The Mexican revolution of 1910–1920 gave rise to an artistic explosion that was felt most profoundly in printmaking. The left-wing government viewed art as an important vehicle for education and the promotion of revolutionary values. It established a program to cover the walls of public buildings with murals and set up numerous workshops to produce prints for wide distribution. By the 1930s, Mexico was attracting socially committed artists from all over the American continent and beyond, ready to do battle for a new aesthetic as well as a new political order. Diego Rivera, a key figure in the art of revolution, became one of the most celebrated artists in the world.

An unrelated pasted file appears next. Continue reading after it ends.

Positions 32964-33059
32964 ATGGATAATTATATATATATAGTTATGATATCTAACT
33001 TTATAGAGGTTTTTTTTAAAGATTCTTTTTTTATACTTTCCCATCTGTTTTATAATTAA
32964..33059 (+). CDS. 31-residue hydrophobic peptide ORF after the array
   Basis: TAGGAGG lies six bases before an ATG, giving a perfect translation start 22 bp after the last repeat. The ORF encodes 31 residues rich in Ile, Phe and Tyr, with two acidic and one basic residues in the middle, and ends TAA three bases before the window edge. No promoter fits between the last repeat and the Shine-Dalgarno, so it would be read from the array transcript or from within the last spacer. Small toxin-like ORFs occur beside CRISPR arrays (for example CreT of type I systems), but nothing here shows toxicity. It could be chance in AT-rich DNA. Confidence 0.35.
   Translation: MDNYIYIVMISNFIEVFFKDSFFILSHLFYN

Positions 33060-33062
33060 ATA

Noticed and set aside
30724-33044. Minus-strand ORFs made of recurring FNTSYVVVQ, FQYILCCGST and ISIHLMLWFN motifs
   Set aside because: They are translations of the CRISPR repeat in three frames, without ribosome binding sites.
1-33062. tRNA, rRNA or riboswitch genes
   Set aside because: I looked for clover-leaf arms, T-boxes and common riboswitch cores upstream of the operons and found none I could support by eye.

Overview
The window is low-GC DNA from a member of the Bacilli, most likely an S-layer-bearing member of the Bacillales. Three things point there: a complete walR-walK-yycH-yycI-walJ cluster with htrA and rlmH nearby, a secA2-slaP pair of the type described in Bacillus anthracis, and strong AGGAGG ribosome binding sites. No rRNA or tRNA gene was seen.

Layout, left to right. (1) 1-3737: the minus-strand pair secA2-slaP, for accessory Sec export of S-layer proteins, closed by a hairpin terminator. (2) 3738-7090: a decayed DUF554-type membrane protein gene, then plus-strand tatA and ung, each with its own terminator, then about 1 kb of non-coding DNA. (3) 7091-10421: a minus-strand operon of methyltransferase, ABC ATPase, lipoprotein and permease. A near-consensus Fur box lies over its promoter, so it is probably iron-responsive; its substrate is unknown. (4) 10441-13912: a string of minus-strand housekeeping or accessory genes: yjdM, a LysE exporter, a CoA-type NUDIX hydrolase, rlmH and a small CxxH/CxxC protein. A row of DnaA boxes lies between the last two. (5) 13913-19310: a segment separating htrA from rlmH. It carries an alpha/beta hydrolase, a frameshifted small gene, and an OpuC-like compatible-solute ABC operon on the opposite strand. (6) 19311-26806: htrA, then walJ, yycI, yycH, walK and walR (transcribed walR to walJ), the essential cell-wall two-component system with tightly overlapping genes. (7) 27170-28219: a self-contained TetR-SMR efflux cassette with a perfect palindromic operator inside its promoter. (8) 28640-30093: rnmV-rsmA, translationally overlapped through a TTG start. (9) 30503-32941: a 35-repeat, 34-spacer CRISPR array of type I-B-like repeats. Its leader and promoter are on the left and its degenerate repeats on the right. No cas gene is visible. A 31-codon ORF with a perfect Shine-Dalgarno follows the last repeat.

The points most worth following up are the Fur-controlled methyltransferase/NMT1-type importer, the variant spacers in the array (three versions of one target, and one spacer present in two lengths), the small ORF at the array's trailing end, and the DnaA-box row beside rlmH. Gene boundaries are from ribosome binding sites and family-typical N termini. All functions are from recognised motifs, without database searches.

Starting with works by José Guadalupe Posada, who was adopted by the revolutionaries as the archetypal printmaker for the people, Revolution on Paper features prints by thirty-five artists, including the "Three Greats" of Mexican art of the period—Rivera, José Clemente Orozco, and David Alfaro Siqueiros. The selection includes not only single-sheet artists' prints, but also posters addressing social and political issues, and illustrated books on many different subjects. Images of the revolutionary hero Emiliano Zapata, scenes of poverty, hunger, and oppression, and posters protesting against fascism and the war in Europe contrast with representations of Mexican history and idealized rural life that express what was regarded as typically "Mexican." Introductory essays by Dawn Adès and Alison McClean set Mexican printmaking in its artistic and political context. Concise biographies of the artists, a chronology, and a glossary of printmaking terms complete the book.